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Publication numberUS3507658 A
Publication typeGrant
Publication dateApr 21, 1970
Filing dateMar 8, 1967
Priority dateMar 8, 1967
Publication numberUS 3507658 A, US 3507658A, US-A-3507658, US3507658 A, US3507658A
InventorsDersch Fritz, Paniccia Sally L
Original AssigneeGaf Corp
Export CitationBiBTeX, EndNote, RefMan
External Links: USPTO, USPTO Assignment, Espacenet
Thio and dithiocinnamic acids as antifoggants and stabilizers
US 3507658 A
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Description  (OCR text may contain errors)

United States Patent 3,507,658 THIO AND DITHIOCINNAMIC ACIDS AS ANTI- FOGGANTS AND STABILIZERS Fritz Dersch, Binghamton, and Sally L. Paniccia, Endwell, N.Y., assignors to GAF Corporation, New York, N.Y., a corporation of Delaware No Drawing. Filed Mar. 8, 1967, Ser. No. 621,427 Int. Cl. G03c 5/30, 1/34 U.S. Cl. 96109 11 Claims ABSTRACT OF THE DISCLOSURE Thio and dithiocinnamic acid antifoggant and stabilizer compounds for use in photographic elements and/ or one or more of the processing solutions associated with postexposure treatment.

This invention relates in general to photography and in particular to the provision of novel antifogging and stabilizing compounds for use in connection with the preparation and/or processing of photographic silver halide emulsions.

It is Well known that light-sensitive materials such as gelatin-silver halide emulsions exhibit a marked tendency to fog. The term fog as used in the photographic art connotes that portion of the density obtained upon development which arises by virtue of factors other than the photographic exposure. The fog may be attributable to a number of influences including for example, excessive ripening of the emulsion, prolonged storage of the film and especially under conditions of elevated temperature and/or humidity, as well as by prolonged development of the exposed emulsion and the like. In general, the fog may be of two types, namely, yellow fog and chemical (gray) fog. The yellow fog, sometimes referred to as colored or dichroic fog, is essentially a colloidal deposit of silver, the color intensity and general appearance of which are determined by the minute particle size and degree of subdivision. The fog is chiefly yellow in color and is most apparent in the lighter portions of the negative. The color may vary, however, and the colloidal silver particles may, for example, appear green by reflected light and yellow or red by transmitted light.

On the other hand, the so-called chemical fog, or gray fog, is the more common and is formed in a number of ways. As mentioned hereinbefore, such fog may be caused by the nucleation of silver on or in the silver halide grains due to inadvertent exposure, excessive ripening of the emulsion, storage of the film under severe conditions of temperature and/ or humidity, etc. Fog may also be caused by exposure to chemicals, for example, hydrogen sulfide and other reactive sulphur compounds, hydrogen peroxide vapors and strongly reducing materials such as those present in the developer solution. In any event, and irrespective of the cause, the fog will usually manifest itself as a spurious density extant over the entire area of the sensitive coating and typically, is substantially nonuniform.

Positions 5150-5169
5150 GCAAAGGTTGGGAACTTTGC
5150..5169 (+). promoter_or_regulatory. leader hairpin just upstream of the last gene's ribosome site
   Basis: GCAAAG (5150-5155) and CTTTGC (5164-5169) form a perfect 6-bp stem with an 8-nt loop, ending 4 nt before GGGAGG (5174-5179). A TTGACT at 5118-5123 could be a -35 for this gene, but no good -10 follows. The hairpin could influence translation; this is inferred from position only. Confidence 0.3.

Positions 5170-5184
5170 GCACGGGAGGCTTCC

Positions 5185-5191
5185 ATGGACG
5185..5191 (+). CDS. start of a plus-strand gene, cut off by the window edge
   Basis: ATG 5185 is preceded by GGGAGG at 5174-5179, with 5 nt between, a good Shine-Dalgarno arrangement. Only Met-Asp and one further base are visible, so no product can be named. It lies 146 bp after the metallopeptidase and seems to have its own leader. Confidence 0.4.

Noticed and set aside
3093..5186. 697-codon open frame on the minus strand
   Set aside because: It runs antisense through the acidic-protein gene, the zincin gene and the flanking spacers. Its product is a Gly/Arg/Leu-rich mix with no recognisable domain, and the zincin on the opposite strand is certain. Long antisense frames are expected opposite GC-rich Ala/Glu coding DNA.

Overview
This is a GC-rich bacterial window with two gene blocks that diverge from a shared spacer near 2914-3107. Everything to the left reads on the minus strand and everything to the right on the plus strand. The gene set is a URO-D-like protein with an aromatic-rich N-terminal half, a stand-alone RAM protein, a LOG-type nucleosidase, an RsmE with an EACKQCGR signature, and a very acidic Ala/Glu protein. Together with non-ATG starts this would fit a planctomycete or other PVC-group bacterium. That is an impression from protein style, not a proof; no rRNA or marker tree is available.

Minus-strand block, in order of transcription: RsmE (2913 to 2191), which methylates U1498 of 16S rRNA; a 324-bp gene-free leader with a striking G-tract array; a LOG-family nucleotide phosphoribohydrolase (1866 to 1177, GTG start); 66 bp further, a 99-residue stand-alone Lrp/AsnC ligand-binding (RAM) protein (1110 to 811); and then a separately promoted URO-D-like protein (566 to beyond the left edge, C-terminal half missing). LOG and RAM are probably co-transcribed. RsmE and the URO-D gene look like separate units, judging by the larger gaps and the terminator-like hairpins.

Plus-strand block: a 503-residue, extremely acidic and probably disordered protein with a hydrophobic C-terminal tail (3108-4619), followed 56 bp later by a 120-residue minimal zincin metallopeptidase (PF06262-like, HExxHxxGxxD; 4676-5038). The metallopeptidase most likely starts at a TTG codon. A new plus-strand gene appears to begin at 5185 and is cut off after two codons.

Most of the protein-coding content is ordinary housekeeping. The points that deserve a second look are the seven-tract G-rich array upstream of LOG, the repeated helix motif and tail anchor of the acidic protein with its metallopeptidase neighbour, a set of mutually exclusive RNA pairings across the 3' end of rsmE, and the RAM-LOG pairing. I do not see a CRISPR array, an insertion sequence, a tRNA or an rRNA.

To overcome or otherwise alleviate the aforedescribed disadvantages it has become a recognized practicec in the photographic art to add certain chemical stabilizer compounds to the light-sensitive emulsion at some stage of its preparation which purportedly function to enhance their photographic stability to an appreciable extent. However, in the vast majority of instances, the stabilizing and antifogging compounds heretofore employed for such purposes have provided only marginal improvement since they are often characterized by the disadvantage that upon addition to the emulsion they cause a loss of speed and/or contrast of the emulsion or otherwise deleteri- 3,507,658 Patented Apr. 21, 1970 ously affect its sensitometric characteristics. The loss in speed is particularly pronounced in those regions of the spectrum to which the emulsions are optically or dye sensitized.

In accordance with the discovery forming the basis of the present invention, it has been found that the antifogging and stabilization characteristics of light-sensitive silver halide emulsions can be synergistically modified to advantage by the utilization of a particular class of chemical compounds in connection with the preparation and/or processing of such emulsions.

Thus, a primary object of the present invention resides in the provision of improved antifogging and stabilizer compounds in which the foregoing and related disadvantages are eliminated or at least mitigated to a substantial degree.

Another object of the present invention resides in the provision of light-sensitive silver halide emulsions containing a compound which stabilizes the emulsion against fogging while exhibiting little, if any, tendency to reduce the speed or contrast of such emulsions.

A further object of the present invention resides in the provision of light-sensitive silver halide emulsions and photographic elements prepared therewith containing an antifogging compound which is substantially devoid of any tendency to reduce the sensitivity of the emulsion to light of longer wave length due to the presence of one or more sensitizing dyes.

A still further object of the present invention resides in the provision of a process for the treatment of an exposed photographic silver halide emulsion wherein at least one of the stepsof pretreating or developing the emulsion is effected in the presence of a novel stabilizing compound to be more fully described hereinafter.